Bumpy post-interview flight for Spirit Airlines CEO, as Facebook group calls for ouster

Spirit Airlines in hot water for string of bad customer service moves


It’s been 24 hours of turbulence for Spirit Airlines chief executive Ben Baldanza since he waved off his airline's “irrelevant” industry-worst customer complaint record in an exclusive interview with

After reaching a 52-week high in early morning trading, Spirit stock reversed and dropped 5 percent Thursday after Baldanza's morning telephone interview and the announcement that putting a bag in one of the airlines’ overhead bins could soon cost $100 — or more than the airline’s average ticket cost of $76. The airline had already been under fire after its denial of a dying former Marine's refund angered veterans groups around the nation.

Meanwhile, as support for a “Boycott Spirit Airlines” Facebook page jetted past 30,000 supporters early Friday — up from 700 earlier this week — a second Facebook page is now calling for Baldanza’s ouster.

“Facebook facilitated the fall of Egyptian dictator Hosni Mubarak ... now we must force Ben Baldanza out,” the group’s description reads. “His actions towards a dying veteran and his airline's customers are reprehensible. We have the power to make him resign!”

Another entry called Baldanza "not smart enough" to predict the backlash for not refunding veteran Jerry Meekins $197 for a ticket from Florida to New Jersey after his doctor told him he was too sick to fly. Meekins, 76, of Clearwater, Fla., ultimately drove to New Jersey, spending more than $300 in gas to fill his Ford Explorer.

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“Was [Baldanza] really not smart enough to see the backlash this would create? Or does he really not care? Either way ... bye Spirit,” the post read. “I'll never purchase a ticket with you.”

Baldanza acknowledged Meekins’ “tragic situation” on Thursday, but stood his ground on nixing the veteran’s refund request. Making an exception would be like an insurance company paying to fix a fire-ravaged home even though the owner didn't have a policy before the fire, he said.

“Had we done that, I think it really would’ve been cheating all the people who actually bought the insurance,” he said. “And I think that’s fundamentally unfair.”

Others weren't buying that argument.

“Rules are meant to be broken in the right circumstances and when you make a compassionate decision to bend a rule, the results in good will can more than compensate for any lost revenues,” read a post on the new Facebook page. “I cannot understand why ANYONE would give this airline one single dime in revenue.”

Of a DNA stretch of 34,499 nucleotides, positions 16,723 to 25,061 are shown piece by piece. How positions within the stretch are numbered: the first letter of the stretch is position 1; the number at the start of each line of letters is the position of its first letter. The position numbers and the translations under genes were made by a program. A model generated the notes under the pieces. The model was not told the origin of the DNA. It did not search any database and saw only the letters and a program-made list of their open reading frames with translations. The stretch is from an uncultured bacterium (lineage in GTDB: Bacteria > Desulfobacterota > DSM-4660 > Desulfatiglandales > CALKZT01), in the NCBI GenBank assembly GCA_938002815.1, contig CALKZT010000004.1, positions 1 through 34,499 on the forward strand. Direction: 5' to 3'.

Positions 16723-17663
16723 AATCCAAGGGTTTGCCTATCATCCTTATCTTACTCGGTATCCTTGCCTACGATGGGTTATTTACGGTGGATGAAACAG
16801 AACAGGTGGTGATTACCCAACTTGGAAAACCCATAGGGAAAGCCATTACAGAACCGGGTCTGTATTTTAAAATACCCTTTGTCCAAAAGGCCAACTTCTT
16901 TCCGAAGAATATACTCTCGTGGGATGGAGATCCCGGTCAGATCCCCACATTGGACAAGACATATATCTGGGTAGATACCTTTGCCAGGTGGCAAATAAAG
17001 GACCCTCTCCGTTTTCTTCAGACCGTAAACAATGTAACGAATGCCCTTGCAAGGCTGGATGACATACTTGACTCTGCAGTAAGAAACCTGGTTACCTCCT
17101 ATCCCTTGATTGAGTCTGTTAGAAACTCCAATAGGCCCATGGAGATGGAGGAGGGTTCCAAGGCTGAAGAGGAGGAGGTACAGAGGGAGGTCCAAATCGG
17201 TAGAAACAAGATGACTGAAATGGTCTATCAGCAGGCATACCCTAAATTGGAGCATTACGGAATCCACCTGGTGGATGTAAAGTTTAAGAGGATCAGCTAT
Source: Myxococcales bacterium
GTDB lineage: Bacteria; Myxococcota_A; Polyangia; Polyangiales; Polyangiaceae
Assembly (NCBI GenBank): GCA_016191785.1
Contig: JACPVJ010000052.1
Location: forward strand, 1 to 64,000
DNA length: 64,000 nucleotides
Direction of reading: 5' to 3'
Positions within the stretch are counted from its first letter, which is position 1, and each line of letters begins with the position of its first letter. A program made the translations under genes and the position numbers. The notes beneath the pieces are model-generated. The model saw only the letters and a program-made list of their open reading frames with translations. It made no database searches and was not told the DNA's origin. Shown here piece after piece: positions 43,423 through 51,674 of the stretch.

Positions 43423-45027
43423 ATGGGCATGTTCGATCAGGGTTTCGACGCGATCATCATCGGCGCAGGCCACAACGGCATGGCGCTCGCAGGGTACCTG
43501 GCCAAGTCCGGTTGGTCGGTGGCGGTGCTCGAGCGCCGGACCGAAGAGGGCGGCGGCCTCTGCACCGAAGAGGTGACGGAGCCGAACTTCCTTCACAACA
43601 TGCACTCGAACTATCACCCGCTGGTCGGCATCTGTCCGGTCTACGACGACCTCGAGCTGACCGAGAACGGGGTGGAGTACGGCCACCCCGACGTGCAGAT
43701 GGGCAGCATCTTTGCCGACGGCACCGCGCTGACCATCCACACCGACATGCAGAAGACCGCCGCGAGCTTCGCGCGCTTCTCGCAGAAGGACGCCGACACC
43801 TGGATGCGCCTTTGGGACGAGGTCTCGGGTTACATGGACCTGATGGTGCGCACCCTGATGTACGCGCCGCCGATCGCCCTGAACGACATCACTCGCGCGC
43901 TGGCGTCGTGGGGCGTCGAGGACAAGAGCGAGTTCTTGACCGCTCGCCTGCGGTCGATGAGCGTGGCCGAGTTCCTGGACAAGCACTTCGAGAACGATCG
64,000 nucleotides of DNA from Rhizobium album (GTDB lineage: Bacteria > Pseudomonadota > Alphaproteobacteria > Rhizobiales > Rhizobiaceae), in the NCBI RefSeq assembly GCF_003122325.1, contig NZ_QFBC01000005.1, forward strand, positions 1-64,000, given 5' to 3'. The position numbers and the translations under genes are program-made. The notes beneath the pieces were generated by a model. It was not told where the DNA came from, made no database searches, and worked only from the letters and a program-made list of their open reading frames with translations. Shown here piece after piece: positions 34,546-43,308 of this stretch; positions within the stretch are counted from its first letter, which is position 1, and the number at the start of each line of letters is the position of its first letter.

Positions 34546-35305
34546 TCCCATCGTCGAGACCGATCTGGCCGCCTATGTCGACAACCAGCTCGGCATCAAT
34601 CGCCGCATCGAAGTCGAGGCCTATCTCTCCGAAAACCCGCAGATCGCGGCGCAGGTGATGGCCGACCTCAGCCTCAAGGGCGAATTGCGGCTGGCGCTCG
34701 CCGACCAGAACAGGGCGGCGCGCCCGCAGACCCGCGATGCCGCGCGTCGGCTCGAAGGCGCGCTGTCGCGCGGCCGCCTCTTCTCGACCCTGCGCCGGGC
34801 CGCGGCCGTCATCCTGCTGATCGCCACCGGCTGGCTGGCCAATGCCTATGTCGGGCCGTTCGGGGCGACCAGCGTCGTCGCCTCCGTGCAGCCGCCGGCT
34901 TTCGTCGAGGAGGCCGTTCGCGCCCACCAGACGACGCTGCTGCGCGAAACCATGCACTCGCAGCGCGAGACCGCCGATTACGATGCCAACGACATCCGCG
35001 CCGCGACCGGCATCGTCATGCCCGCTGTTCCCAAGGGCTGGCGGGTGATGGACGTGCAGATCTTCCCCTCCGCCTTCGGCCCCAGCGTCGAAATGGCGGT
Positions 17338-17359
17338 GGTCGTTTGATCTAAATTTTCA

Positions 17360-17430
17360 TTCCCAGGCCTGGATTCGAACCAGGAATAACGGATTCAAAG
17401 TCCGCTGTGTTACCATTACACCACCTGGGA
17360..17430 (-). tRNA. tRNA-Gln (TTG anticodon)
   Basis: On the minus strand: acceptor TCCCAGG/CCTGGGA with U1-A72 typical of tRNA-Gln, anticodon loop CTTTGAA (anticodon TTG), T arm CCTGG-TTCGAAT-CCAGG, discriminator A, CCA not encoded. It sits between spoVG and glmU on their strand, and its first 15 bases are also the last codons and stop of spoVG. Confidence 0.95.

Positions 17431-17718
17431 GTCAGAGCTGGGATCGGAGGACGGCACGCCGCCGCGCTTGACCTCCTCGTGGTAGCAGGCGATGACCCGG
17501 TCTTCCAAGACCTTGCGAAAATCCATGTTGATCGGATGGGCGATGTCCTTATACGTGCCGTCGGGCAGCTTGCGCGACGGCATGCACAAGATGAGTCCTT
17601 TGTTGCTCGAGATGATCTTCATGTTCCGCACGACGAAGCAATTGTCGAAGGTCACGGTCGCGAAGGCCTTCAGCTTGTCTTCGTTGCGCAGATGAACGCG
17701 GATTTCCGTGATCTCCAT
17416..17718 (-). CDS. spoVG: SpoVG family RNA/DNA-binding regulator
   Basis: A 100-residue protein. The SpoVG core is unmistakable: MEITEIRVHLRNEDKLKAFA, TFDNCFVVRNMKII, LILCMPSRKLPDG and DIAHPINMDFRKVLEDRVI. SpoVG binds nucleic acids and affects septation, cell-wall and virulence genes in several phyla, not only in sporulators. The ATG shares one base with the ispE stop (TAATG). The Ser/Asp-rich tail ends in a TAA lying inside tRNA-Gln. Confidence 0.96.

Spirit Airlines stock was trading at $22.60 an hour into Friday's session, down from a 52-week high of $24.75 on Thursday.

The Miramar, Fla.-based carrier offered Meekins a credit voucher and an opportunity to change his flight for a fee, Baldanza said.

“But he didn’t want that,” he continued. “He wanted his cash back. And there just wasn’t a way we could do that without essentially cheating all of the other customers at the airline … He’s asking for a product that he didn’t buy.”

Meekins has said the offer of a non-transferable credit voucher was useless to him since doctors said he isn't healthy enough to fly.

Baldanza noted during a post-earnings call on Tuesday — in what’s believed to be an industry first — that Spirit passengers paid more than $50 apiece during the first quarter for so-called ancillary services like checked bags, carry-on baggage or drinks. Those ancillaries accounted for more than 40 percent of revenue in the quarter, Baldanza said, compared with 34 percent a year ago.

In the interview, Baldanza also downplayed the airline's industry-leading rate of customer complaints in January.

“That’s an irrelevant statistic,” Baldanza said when told his airline generates gripes at two-and-a-half times the rate of the next most complained about carrier.

Spirit racked up 8.27 complaints per 100,000 passengers in January, while United finished a distant second-worst, registering 3.5 complaints per 100,000 fliers, according to U.S. Department of Transportation statistics. By comparison, Southwest notched just 0.2 complaints per 100,000 fliers.

Asked Thursday whether the airline owes more to stakeholders or its passengers, Baldanza replied: “The answer is both, of course.”

Baldanza spoke by telephone to Thursday after a Spirit spokeswoman first requested but then declined offers for Baldanza to appear on-air on the Fox News Channel to explain his position. Asked Friday if Baldanza had reconsidered, Spirit spokeswoman Misty Pinson replied: "I'll be seeing him this afternoon."